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How to winter your horse well


How will your horse cope with the season ahead? With the right preparation he should sail through to spring, as Gil Riley MRCVS explains.

With daylight hours diminishing and the colder, wetter conditions setting in, it is worth considering the challenges our horses will face in the coming months.

While management changes are inevitable, some up-front planning can ease in a new  regime and prevent the more common winter health problems.

For horses spending more time indoors, the stable environment becomes critical. By far the most effective method of keeping dust-related problems, such as recurrent airway obstruction (RAO), under control is to limit the presence of airborne particles.

Good ventilation is vital,so a stable should ideally open onto fresh air. If the stable is in a barn, a good rule of thumb is that the turnover of air should be sufficiently brisk that spiders cannot weave their webs — that is, there should be minimal cobwebs.

Dust-free bedding is always the best choice, but don’t take your supplier’s word for it — put it to the test by throwing a handful up into the air. If it leaves a cloud of dust, it is unlikely to be conducive to your horse’s health.

Pay attention to forage quality, too. It has been suggested that almost all hay made in the UK climate is unsuitable to feed to horses without first being soaked. While this may not be quite so true after the weather we’ve enjoyed this summer, there is no doubt that soaking will always significantly reduce dust levels.

Fluff out the hay within the net and submerge the whole lot in clean, fresh water for 30 minutes. Not only will the hay be much less likely to adversely affect respiratory health, but it will also be softer and more palatable.

Grazing is of poorer quality and less calorie and nutrient-dense in the colder months. The decreased nutritional content, allied to the fact that a horse burns more calories in winter to keep warm, can lead to weight loss.

Some weight loss over winter is important, as it will mimic the horse’s natural metabolic state. A reduction of one body condition score over the season, from 3.5 (on a five-point scale) at the end of summer to 2.5 at the beginning of spring, is of major benefit in preventing equine metabolic syndrome – a condition that occurs as a direct result of obesity.

Excessive weight loss is not to be encouraged, however, and it is important to replace nutrition and energy lost from grass with other sources, ideally with forage.

Keep tabs on any fluctuations with a weekly weightaping, performed at the same time of day (first thing before breakfast is usually best), or store photos on your mobile phone to compare your horse’s condition week on week.

A leaner horse is at much less risk of laminitis when the fresh spring grass comes through.

Stiffening up

The cold can cause joints to stiffen, especially in the older horse who is typically stabled more and ridden less.

The most effective remedy is to maximise turnout, where conditions allow, so consider the management of land to maintain grazing throughout winter. It is generally agreed that supplementing a horse’s diet with a veterinary-approved joint supplement, such as one containing glucosamine or chondroitin sulphate, can help.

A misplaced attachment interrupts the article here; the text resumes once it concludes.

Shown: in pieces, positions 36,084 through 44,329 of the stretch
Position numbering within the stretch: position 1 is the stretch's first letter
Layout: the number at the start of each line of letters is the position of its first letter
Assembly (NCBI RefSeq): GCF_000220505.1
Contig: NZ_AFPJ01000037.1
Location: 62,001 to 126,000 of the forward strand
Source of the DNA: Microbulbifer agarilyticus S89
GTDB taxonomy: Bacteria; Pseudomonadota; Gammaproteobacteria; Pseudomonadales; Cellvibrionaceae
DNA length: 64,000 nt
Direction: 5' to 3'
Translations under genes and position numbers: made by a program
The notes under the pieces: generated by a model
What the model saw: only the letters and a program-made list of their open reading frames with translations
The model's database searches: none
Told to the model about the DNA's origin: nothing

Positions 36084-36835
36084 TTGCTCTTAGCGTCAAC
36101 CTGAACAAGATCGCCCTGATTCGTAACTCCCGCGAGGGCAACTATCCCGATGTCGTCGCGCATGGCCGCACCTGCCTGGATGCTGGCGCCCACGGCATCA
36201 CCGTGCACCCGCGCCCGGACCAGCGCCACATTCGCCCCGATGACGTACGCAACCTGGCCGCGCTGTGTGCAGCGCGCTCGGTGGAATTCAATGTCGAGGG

Phenylbutazone (bute) can relieve aching joints, as long as your vet considers it appropriate.

Worm control is particularly important during winter, when small redworm emerge en masse from hibernation in the wall of the large intestine — a process known as cyathostomiasis. This can potentially damage the gut and lead to disease that can be fatal.

Worm egg counts, performed every three to four months throughout the year and followed by worm treatment, if appropriate, are strongly advised.

Because egg counts cannot test for the presence of the encysted larvae, however, it is vital that every horse is wormed for this parasite with an effective product just before the onset of winter.

The veteran horse will require extra care during colder months when the effects of conditions linked with ageing, such as PPID (Cushing’s disease), can worsen. Signs of Cushing’s include weight loss, laminitis, lice infestation and vulnerability to infections.

Contact your vet to arrange a blood test should you be suspicious, or even as a pre-winter precaution.

Bite-sized advice

Toothcare should be a priority as winter approaches. A sore mouth may limit food consumption, while ice-cold water can increase dental pain, which may dissuade a horse from drinking and lead to dehydration.

A timely examination by a vet or a registered equine dental technician will pick up any problems that can be addressed before they become serious.

Clean, fresh drinking water should be available 24/7. Adding a kettle or two of boiling water to bring the temperature to lukewarm is a great tip to encourage a horse with mild tooth pain to drink.

An older horse may benefit from a senior feed, which contain more easily digestible protein.

Consider rugging him both indoors and out, too, as he’ll have a decreased fat layer in his skin, so will lose more heat.

Preparing field-kept youngsters for winter also requires some thought. Supplementing feed with youngstock mix is a good way of providing the growing body with sufficient energy, while rugs will conserve heat in thin-skinned animals.

Remember that youngsters are known for trashing rugs, so be prepared to check twice daily that layers are not rubbing and are in place.

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